Infrastructure Engineering - Research Publications

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    Structured approach to land issues through SES elements
    STEUDLER, DANIEL ; RAJABIFARD, ABBAS ( 2013)
    In order to respond to economic, social and environmental challenges, societies need sound and reliable information about their resource "land". The foremost important data set – before taking any strategic or operational decisions – is about who owns a particular piece of land. Such information is to be provided by well-organized and efficient systems such as land registration and cadastre, which are core elements of a "land administration" system. Land administration systems themselves can be considered as the basic documentation layer serving "land management" with relevant information to carry out land related activities such as land-use planning, land consolidation and other land related implementation policies. Landownership information in this context is very crucial as things always happen on somebody's land; land ownership is not the sole information though, but it is more often than not at the core of the solution. In order to take benefit on a macro-economic level of spatial or location-based information, data needs to be organized in such a way that it can be integrated and shared among stakeholders. Interoperability is key to make best use of geographic information. This can be achieved by establishing a spatial data infrastructure, which observes three conditions that will allow it to be operated in either a centralized or decentralized federated environment.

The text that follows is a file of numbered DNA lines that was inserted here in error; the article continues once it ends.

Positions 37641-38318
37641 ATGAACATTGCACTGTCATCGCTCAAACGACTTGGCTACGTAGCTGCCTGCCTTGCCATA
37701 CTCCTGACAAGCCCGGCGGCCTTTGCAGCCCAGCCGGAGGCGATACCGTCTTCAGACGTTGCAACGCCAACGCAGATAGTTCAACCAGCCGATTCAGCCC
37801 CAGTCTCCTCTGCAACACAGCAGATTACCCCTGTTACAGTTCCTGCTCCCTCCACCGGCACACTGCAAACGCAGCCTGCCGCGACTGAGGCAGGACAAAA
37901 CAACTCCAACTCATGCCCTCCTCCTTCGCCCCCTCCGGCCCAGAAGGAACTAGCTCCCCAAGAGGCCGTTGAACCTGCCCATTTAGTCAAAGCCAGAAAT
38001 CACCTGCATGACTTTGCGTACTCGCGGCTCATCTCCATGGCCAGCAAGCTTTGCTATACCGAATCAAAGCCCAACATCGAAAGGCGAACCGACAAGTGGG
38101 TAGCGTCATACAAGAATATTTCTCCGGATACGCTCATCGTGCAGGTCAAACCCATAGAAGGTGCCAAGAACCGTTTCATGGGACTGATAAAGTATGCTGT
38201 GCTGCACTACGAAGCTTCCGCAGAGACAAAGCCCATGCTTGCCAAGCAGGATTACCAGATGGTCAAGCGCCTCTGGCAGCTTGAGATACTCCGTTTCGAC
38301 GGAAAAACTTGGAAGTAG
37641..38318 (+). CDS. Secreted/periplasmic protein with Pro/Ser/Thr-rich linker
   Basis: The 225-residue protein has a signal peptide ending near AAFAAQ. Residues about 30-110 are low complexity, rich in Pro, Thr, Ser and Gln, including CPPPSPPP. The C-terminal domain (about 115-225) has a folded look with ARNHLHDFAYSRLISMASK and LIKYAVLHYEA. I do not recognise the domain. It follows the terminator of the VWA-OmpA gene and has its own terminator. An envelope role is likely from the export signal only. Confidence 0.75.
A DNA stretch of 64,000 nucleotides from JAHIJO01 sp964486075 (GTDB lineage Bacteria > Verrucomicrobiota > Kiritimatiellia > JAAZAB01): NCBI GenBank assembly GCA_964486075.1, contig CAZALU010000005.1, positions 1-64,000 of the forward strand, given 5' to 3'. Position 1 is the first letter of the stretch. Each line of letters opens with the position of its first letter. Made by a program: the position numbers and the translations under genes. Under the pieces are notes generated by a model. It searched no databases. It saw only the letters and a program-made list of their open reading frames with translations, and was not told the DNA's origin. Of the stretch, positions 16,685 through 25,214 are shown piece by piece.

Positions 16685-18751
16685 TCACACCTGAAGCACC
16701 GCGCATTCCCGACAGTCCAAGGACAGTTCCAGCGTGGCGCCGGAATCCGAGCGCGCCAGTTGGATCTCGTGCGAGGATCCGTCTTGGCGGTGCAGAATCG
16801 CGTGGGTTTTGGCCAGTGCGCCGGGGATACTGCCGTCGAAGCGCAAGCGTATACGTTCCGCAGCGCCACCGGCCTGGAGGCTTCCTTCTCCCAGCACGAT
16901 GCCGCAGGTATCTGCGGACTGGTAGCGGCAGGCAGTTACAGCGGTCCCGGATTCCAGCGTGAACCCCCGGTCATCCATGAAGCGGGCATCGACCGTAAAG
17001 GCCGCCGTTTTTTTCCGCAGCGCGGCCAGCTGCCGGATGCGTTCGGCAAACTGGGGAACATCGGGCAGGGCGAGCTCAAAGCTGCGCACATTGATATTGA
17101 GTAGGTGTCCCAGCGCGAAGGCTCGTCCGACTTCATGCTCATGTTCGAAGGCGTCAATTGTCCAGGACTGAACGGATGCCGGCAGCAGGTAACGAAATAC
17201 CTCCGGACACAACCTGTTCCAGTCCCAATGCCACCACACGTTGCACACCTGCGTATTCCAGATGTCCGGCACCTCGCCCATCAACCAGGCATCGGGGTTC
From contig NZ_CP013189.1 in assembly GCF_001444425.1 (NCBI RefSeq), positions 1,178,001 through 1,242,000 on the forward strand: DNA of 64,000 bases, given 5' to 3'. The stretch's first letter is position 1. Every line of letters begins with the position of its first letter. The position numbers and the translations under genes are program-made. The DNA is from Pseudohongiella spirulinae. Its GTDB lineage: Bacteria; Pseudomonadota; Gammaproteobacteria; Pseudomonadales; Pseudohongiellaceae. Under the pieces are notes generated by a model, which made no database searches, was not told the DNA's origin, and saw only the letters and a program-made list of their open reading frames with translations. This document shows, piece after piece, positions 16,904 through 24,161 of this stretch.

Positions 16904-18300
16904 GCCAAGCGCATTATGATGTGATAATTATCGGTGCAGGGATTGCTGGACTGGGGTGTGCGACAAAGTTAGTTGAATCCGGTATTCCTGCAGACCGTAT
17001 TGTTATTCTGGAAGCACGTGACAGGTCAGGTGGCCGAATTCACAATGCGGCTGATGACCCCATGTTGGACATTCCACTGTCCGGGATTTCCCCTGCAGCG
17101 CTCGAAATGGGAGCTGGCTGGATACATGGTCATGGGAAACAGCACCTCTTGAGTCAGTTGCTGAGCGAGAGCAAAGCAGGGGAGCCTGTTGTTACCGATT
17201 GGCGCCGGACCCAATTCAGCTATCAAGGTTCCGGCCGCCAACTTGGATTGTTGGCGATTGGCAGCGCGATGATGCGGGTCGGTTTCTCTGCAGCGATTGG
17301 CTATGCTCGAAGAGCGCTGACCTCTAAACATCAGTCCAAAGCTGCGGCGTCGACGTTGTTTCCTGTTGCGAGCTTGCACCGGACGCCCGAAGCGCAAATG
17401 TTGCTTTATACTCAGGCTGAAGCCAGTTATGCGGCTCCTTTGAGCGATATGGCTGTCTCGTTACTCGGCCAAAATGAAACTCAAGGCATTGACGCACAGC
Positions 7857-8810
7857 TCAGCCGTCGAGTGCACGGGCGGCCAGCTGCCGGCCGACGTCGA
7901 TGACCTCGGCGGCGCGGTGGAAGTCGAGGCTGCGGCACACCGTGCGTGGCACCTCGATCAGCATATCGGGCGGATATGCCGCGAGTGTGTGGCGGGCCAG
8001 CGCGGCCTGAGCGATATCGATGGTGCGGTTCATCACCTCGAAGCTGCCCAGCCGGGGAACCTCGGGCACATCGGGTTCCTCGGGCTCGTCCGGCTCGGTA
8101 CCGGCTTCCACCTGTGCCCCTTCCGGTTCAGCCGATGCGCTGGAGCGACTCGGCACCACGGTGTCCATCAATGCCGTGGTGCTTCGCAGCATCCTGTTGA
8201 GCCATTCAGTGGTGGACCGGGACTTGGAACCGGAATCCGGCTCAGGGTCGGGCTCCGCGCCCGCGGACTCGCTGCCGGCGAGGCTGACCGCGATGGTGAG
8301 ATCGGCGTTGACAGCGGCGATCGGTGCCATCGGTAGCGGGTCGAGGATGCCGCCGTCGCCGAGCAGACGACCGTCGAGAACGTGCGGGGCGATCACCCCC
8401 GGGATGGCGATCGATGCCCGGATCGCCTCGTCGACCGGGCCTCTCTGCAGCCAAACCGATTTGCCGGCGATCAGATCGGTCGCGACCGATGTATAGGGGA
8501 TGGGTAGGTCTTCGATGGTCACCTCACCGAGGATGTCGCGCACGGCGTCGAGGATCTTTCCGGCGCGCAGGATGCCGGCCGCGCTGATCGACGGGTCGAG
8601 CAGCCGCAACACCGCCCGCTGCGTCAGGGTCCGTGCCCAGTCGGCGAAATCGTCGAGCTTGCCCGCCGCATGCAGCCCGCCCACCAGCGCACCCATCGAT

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    A spatial data infrastructure model from the computational viewpoint
    Cooper, Antony K. ; Moellering, Harold ; Hjelmager, Jan ; Rapant, Petr ; Delgado, Tatiano ; Laurent, Dominique ; Coetzee, Serena ; Danko, David M. ; Düren, Ulrich ; Iwaniak, Adam ; Brodeur, Jean ; Abad, Paloma ; Huet, Michel ; RAJABIFARD, ABBAS (Taylor & Francis, 2012)
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    Beyond spatial enablement: engaging government, industry and citizens
    RAJABIFARD, ABBAS ( 2012)
    In response to challenges at all scales, there is an increasing use of geographic information technologies and spatial data infrastructures to underpin location-based information for better decision-making. Spatial enablement uses the concept of place and location to organise information and processes and is now a ubiquitous part of e-Government and broader government ICT strategies. But for spatial enablement to occur, it needs to be regarded as a concept that permeates all levels of society – government, industry and citizens. The spatial community needs to make location, innovation and collaboration its key priorities to not only realise the vision of spatial enablement, but to move beyond it. Collaboration across levels drives spatial innovation to make better use of the available geo-spatial information and to create new, smart applications to harness, integrate and interpret this data. An enabling platform is key to facilitating delivery of spatial data and services. Establishing new partnerships will bring together communities of practice and enable knowledge sharing to overcome both technical and non-technical issues that still persist in realising spatial enablement.
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    Spatial Enablement: offering new possibilities
    Steudler, Daniel. ; RAJABIFARD, ABBAS ( 2012)
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    Spatially enabled bushfire recovery
    Potts, K ; Bennett, R ; Rajabifard, A (SPRINGER, 2013-02-01)
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    On recognizing land administration as critical, public good infrastructure